Memorandum by the BMA (PS 59)
The BMA is a voluntary professional association
of doctors, and their trade union, which promotes the science
of medicine and maintains the honour and interests of the medical
profession. With over 122,000 members, it represents around 80
per cent of the medical profession in the UK.
The Secretary of State for Health set out the
scope of private involvement in the NHS in a speech to the NHS
Confederation on 6 July 2001. He identified four areas namely:
Using spare capacity in the private
sector to perform operations on NHS patients.
Private sector management to run
some of the new stand alone surgery centres.
Extending PFI beyond the hospital
sector into the new PPPs in primary care, social services and
provision of equipment.
Using private sector management expertise
such as the provision of IT services.
The first of the areas identified by the Secretary
of State finds its clearest expression in the concordat on partnership
between the NHS and private and voluntary health providers agreed
between the Department of Health and the Independent Healthcare
Association which identifies the following options for elective
(i) Primary Care Group or Primary Care Trust
commissioning or renting accommodation from the private and voluntary
health care sector with the service delivered by NHS consultants
and other NHS staff under their NHS contract.
(ii) An NHS Trust "sub-contracting"
the provision of a service to the private and voluntary health
(iii) Primary Care Groups of Primary Care
Trusts commissioning directly from a private and voluntary health
The establishment of PCGs/PCTs has prepared
the way for practitioner led commissioning of health and social
services. Experience of fund-holding and personal medical pilots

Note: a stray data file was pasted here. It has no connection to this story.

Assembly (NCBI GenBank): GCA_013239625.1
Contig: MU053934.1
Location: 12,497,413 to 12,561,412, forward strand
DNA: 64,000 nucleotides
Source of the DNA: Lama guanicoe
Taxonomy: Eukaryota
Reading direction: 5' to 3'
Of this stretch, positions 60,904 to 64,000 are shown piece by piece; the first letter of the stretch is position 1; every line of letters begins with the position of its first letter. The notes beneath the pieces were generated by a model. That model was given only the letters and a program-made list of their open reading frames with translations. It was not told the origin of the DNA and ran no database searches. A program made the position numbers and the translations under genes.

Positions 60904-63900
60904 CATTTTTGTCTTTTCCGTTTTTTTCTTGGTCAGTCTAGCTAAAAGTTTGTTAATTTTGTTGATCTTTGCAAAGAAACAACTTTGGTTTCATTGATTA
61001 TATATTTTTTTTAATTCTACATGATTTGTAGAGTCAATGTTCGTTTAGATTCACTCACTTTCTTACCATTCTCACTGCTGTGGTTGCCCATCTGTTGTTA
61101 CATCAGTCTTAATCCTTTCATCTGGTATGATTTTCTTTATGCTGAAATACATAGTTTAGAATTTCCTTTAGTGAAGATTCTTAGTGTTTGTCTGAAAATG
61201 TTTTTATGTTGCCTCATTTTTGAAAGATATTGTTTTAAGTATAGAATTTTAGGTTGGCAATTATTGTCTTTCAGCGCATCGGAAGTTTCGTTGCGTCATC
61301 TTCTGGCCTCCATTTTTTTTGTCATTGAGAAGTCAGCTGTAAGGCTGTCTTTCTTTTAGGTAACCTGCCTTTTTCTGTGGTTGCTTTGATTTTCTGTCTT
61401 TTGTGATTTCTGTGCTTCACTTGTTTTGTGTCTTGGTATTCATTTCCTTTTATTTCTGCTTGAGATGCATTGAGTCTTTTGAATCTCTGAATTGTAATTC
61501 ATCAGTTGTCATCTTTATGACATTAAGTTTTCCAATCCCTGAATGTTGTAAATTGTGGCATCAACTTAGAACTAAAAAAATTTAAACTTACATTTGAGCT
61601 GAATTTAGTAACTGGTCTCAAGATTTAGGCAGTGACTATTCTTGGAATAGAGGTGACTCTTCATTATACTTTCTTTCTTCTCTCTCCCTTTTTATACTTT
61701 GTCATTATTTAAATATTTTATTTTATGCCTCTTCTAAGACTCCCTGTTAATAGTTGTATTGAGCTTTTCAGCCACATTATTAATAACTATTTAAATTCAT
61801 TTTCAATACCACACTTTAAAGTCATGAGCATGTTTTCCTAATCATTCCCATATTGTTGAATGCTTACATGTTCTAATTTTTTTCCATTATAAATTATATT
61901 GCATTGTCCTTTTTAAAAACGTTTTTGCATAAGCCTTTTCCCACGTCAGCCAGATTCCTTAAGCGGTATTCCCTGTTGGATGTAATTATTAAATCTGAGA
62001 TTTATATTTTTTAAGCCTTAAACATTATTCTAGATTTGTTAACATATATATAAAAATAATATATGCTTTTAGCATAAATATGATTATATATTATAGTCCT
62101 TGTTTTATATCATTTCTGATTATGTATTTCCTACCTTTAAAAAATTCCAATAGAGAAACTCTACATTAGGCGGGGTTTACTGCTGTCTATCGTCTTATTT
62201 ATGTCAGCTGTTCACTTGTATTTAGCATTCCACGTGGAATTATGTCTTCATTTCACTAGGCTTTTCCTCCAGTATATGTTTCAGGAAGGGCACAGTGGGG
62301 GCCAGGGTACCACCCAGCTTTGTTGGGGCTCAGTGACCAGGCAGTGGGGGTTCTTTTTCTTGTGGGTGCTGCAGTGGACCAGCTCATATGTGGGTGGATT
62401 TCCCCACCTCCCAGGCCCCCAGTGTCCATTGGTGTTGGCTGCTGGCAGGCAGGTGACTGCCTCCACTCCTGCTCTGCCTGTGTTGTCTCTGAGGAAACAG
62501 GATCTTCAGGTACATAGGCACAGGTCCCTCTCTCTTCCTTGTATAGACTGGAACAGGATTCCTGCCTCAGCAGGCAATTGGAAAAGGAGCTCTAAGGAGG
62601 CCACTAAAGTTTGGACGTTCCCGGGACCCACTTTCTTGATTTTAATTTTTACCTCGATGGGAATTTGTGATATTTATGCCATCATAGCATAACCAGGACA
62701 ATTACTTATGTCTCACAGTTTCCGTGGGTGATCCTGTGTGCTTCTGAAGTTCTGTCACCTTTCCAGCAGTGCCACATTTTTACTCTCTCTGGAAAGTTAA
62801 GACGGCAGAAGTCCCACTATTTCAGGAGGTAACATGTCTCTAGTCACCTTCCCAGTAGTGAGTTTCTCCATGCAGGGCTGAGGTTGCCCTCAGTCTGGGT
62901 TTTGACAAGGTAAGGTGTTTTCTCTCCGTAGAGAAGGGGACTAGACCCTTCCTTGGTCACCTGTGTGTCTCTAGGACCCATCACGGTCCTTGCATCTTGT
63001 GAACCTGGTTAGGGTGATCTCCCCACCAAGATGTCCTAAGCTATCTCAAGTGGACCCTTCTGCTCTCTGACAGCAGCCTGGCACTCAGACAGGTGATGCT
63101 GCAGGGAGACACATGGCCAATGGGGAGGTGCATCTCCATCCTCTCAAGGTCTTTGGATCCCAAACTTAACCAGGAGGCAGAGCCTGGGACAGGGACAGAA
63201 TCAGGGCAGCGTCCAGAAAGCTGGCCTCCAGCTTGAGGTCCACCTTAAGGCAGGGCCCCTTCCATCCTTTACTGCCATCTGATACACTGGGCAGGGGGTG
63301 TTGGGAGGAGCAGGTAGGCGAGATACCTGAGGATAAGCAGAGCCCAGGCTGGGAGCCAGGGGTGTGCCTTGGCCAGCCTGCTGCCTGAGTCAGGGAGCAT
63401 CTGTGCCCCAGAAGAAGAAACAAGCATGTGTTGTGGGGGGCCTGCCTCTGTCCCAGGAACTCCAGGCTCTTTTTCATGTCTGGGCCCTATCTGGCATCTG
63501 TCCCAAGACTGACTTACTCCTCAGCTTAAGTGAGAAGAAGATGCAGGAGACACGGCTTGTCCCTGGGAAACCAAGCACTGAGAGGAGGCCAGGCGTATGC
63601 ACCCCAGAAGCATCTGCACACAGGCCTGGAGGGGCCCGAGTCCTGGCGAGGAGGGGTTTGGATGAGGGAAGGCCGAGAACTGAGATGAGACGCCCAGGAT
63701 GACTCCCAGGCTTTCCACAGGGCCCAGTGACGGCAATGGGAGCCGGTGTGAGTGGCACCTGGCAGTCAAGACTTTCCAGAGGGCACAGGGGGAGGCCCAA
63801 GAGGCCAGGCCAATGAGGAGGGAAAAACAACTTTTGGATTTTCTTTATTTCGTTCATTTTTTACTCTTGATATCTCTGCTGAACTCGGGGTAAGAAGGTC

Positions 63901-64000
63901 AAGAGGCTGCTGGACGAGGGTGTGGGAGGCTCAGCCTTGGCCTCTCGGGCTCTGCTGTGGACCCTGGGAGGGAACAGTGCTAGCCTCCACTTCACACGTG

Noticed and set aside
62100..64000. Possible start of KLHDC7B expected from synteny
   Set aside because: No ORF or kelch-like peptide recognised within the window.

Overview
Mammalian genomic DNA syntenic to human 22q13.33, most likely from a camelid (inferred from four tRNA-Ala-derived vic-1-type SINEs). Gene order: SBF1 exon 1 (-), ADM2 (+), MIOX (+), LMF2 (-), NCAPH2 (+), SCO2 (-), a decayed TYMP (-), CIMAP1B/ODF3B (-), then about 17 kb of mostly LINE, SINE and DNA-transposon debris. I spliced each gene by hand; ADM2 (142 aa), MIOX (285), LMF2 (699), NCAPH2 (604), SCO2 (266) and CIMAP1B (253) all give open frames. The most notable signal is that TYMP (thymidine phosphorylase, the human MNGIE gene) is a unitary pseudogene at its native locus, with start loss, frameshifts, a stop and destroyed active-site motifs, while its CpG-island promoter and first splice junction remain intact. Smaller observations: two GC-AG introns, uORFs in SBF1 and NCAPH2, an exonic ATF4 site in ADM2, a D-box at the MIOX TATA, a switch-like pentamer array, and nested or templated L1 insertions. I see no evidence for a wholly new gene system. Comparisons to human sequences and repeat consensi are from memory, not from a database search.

have shown that GPs are well suited to deliver improvements to
services and to introduce innovative ways of working to the benefit
of their patients.
Interest is now beginning to be expressed in
the extension of the "best value" approach to healthcare.
The final report of the Commission on Public Private Partnerships
suggests that as primary care groups/trusts become more established
and care trusts emerge, consideration should be given to the application
of the best value regime to primary health care and community
services. The NHS Confederation, whilst not proposing that the
commissioning process be opened out beyond NHS providers, suggests
that the best value approach could provide a useful framework
for commissioning NHS care. The issue of best value is a matter
that the Committee may wish to pursue with the Minister.
Public Private Partnerships will be extended
into primary and community care, the third of the Secretary of
State's bullet points (above), with the proposals set out in "Modernising
Primary Care in the NHSNHS Local Improvement Finance Trust
(NHS LIFT)". The BMA understands that essentially NHS
LIFT is a means of using public funding as pump priming to attract
private sector finance into premises development. It assumes a
PCT-wide strategic approach to premises development.
Using powers under the Health and Social Care
Act, its initial focus will be on areas such as inner cities where
primary care services need most expansion. It currently operates
in six areas of high deprivation (Barnsley, Camden and Islington,
East London and City, Manchester, Salford and Trafford, Newcastle,
Sandwell) but the plan is to roll it out to other areas of England.
When PCGs/PCTs produce the local Health Improvement
Plan (HimP), investment and estates plans will be developed as
part of this process. A private sector partner will be found to
establish a local LIFT company as a joint venture between local
stakeholders, the private company and "the national joint
venture" (ie "Partnerships UK"the body established
by the government to develop public private partnerships and the
Department of Health). The private sector partner will work with
local health bodies in a long term partnership for developing
primary care and community facilities, providing investment and
management and delivering services as required. It will also be
involved in the planning of future local services, coming forward
with ideas for investment opportunities where appropriate. The
aim is for there to be long term partnership with the aim of providing
integrated local services. In order to make involvement in a LIFT
an attractive option financially, the private sector partner will
be given exclusive rights over future developments within the
scope of the partnership.
As a consequence of the NHS plan, utilising
LIFT, up to 3,000 GP premises would be improved by 2004, up to
£1 billion invested in primary care facilities. The investment
to replace the old NHS building stock and to catch up on the backlog
of maintenance is sorely needed. The Government's intention to
improve GP premises particularly in inner cities, is one the BMA